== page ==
Jolly too argues for a change of purpose in Stevenson’s travel writing, moving away from the early concentration on interiority and on making the ordinary seem strange. Her dominant tropes differ from Buckton’s, and, building on her earlier work on Henry James, narrative and history, depict Stevenson’s new authorial persona in terms of lawyer and historian, assessing the validity of dominant legal frameworks in new and challenging contexts and reconfiguring historical patterns through comparison of Scotland and Samoa’s colonial histories. Again noting the generic mutations that interest Buckton, Jolly sees Stevenson as mapping out ‘an investigative project that defied existing interdisciplinary boundaries’ and, reinforcing the research of Julia Reid on Stevenson and ethnography, situates him within ‘the expanding concerns of comparative jurisprudence and the emergent field of anthropology’ (p. 42). Again her interest in neglected texts from the Samoan period is welcome: her reading of A Footnote to History, for example, makes a convincing case for its development of a particularly forward-looking model of historiography. Such experiments, of course, produced conflicts over Stevenson’s authorial identity, as friends at home sought to maintain Stevenson in the commercial context they were most familiar with: ‘We must confess we prefer Mr Stevenson as a writer of romance to Mr Stevenson as a writer of history’, noted The Times in August, 1892, while The Queen suggested that Samoa was a place where Stevenson lived happily but did not write happily (p.145). While his friends felt some relief at the return to historical romance and to Scottish subject matter in David Balfour, the achievement of Jolly’s book is to demonstrate parallels between that novel and the letters and political writings on Samoa, revealing a common concern with repair and transformation of a society in the aftermath of war and rebellion. Buckton too argues against seeing the South Seas fiction as being informed by nostalgia and also aligns David Balfour with A Footnote to History, as a critique of colonial conditions in the Highlands and Samoa. The novel, he suggests, turns away from the adventure story, seeking to produce a hybrid form that would combine fiction with documentary style.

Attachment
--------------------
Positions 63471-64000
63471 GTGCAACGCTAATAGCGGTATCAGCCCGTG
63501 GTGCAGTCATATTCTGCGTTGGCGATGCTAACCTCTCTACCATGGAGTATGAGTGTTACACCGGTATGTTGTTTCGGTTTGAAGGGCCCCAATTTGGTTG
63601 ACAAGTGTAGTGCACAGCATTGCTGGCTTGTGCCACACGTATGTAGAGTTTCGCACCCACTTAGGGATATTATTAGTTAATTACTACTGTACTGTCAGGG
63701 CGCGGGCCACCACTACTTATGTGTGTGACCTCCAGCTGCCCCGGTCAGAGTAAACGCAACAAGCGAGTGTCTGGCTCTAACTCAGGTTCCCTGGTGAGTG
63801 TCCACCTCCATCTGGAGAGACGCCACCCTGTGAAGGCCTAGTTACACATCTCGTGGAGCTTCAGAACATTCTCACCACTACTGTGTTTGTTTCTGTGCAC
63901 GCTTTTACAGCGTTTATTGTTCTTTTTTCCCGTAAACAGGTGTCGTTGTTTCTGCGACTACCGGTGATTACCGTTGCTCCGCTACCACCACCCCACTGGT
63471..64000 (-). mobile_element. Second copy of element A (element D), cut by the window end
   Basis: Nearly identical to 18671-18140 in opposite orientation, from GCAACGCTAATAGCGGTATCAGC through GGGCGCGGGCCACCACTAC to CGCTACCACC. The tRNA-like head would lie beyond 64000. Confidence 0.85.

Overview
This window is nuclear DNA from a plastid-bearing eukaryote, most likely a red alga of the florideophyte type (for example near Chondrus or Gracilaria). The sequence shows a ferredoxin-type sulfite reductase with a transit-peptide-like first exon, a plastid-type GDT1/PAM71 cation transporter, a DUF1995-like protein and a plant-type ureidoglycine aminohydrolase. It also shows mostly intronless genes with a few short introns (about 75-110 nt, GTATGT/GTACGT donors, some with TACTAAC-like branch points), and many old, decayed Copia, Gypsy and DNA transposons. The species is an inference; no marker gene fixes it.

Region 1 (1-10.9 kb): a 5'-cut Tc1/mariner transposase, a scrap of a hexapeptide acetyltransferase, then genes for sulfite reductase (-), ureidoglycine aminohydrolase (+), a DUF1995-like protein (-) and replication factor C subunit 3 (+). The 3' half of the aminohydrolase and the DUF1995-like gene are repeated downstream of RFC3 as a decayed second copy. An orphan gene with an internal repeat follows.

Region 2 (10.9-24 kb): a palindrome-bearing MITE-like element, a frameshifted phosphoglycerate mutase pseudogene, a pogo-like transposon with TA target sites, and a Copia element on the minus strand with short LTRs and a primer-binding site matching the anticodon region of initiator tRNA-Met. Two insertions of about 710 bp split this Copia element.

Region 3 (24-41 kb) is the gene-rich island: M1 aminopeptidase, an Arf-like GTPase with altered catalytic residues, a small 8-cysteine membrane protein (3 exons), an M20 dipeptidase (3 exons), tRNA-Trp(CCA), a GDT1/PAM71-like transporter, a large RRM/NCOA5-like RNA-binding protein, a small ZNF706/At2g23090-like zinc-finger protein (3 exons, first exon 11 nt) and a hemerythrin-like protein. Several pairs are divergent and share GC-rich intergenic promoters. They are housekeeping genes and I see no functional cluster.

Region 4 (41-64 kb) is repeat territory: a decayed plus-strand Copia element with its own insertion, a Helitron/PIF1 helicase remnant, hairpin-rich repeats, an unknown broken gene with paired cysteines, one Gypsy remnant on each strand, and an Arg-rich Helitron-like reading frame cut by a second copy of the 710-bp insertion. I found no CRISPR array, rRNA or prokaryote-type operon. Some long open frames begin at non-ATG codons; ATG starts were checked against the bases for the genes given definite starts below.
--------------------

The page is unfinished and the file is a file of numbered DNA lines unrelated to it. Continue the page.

Welcome in both authors too is the ways in which they attack the difficult issues of Stevenson’s collaborative work in his later years. Buckton approaches this with a typically theoretical framework, arguing through the cruising metaphor that all Stevenson’s texts are in a sense collaborative in that they emerge from contexts not wholly determined by the author and take shape in part through responses and contributions of others: they too engage in the random. Jolly responds to Buckton’s call for further research in this area by bringing together Stevenson's longstanding anxieties over professionalism and Samoan negotiations of his role as teller of tales. She suggests that the figure of ‘Tusitala’ offered some solution to his fears about being both as tradesman of fiction and a serious commentator, while also furnishing a romantic image of the artist as magician amenable to his friends back in Britain.